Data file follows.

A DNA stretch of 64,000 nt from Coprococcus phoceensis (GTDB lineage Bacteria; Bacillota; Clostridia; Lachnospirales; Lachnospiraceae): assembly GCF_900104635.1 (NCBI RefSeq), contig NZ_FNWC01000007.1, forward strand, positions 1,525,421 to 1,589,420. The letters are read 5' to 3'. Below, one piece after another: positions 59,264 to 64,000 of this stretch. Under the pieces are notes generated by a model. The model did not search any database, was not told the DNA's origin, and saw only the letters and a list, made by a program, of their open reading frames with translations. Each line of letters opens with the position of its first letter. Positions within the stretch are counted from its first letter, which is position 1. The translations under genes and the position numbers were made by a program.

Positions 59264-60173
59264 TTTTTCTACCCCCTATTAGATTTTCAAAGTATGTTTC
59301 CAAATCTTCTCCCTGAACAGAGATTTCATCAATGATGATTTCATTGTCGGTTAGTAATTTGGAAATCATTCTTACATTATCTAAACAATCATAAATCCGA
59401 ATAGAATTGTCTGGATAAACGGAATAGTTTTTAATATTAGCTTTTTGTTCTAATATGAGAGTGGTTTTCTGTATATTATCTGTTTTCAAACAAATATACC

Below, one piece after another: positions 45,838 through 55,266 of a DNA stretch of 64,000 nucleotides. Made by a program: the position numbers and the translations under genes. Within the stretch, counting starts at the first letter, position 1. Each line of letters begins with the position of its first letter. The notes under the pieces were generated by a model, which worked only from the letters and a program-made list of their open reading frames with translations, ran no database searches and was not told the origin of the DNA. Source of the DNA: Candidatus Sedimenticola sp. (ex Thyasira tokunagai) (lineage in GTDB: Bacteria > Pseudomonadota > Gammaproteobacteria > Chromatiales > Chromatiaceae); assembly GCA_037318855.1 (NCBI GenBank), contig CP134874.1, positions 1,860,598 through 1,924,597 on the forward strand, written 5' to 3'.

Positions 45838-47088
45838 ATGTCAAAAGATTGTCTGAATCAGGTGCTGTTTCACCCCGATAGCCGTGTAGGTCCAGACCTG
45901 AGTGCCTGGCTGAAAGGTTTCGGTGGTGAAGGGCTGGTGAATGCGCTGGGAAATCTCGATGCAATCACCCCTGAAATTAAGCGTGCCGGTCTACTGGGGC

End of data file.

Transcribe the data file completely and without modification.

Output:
A DNA stretch of 64,000 nt from Coprococcus phoceensis (GTDB lineage Bacteria; Bacillota; Clostridia; Lachnospirales; Lachnospiraceae): assembly GCF_900104635.1 (NCBI RefSeq), contig NZ_FNWC01000007.1, forward strand, positions 1,525,421 to 1,589,420. The letters are read 5' to 3'. Below, one piece after another: positions 59,264 to 64,000 of this stretch. Under the pieces are notes generated by a model. The model did not search any database, was not told the DNA's origin, and saw only the letters and a list, made by a program, of their open reading frames with translations. Each line of letters opens with the position of its first letter. Positions within the stretch are counted from its first letter, which is position 1. The translations under genes and the position numbers were made by a program.

Positions 59264-60173
59264 TTTTTCTACCCCCTATTAGATTTTCAAAGTATGTTTC
59301 CAAATCTTCTCCCTGAACAGAGATTTCATCAATGATGATTTCATTGTCGGTTAGTAATTTGGAAATCATTCTTACATTATCTAAACAATCATAAATCCGA
59401 ATAGAATTGTCTGGATAAACGGAATAGTTTTTAATATTAGCTTTTTGTTCTAATATGAGAGTGGTTTTCTGTATATTATCTGTTTTCAAACAAATATACC

Below, one piece after another: positions 45,838 through 55,266 of a DNA stretch of 64,000 nucleotides. Made by a program: the position numbers and the translations under genes. Within the stretch, counting starts at the first letter, position 1. Each line of letters begins with the position of its first letter. The notes under the pieces were generated by a model, which worked only from the letters and a program-made list of their open reading frames with translations, ran no database searches and was not told the origin of the DNA. Source of the DNA: Candidatus Sedimenticola sp. (ex Thyasira tokunagai) (lineage in GTDB: Bacteria > Pseudomonadota > Gammaproteobacteria > Chromatiales > Chromatiaceae); assembly GCA_037318855.1 (NCBI GenBank), contig CP134874.1, positions 1,860,598 through 1,924,597 on the forward strand, written 5' to 3'.

Positions 45838-47088
45838 ATGTCAAAAGATTGTCTGAATCAGGTGCTGTTTCACCCCGATAGCCGTGTAGGTCCAGACCTG
45901 AGTGCCTGGCTGAAAGGTTTCGGTGGTGAAGGGCTGGTGAATGCGCTGGGAAATCTCGATGCAATCACCCCTGAAATTAAGCGTGCCGGTCTACTGGGGC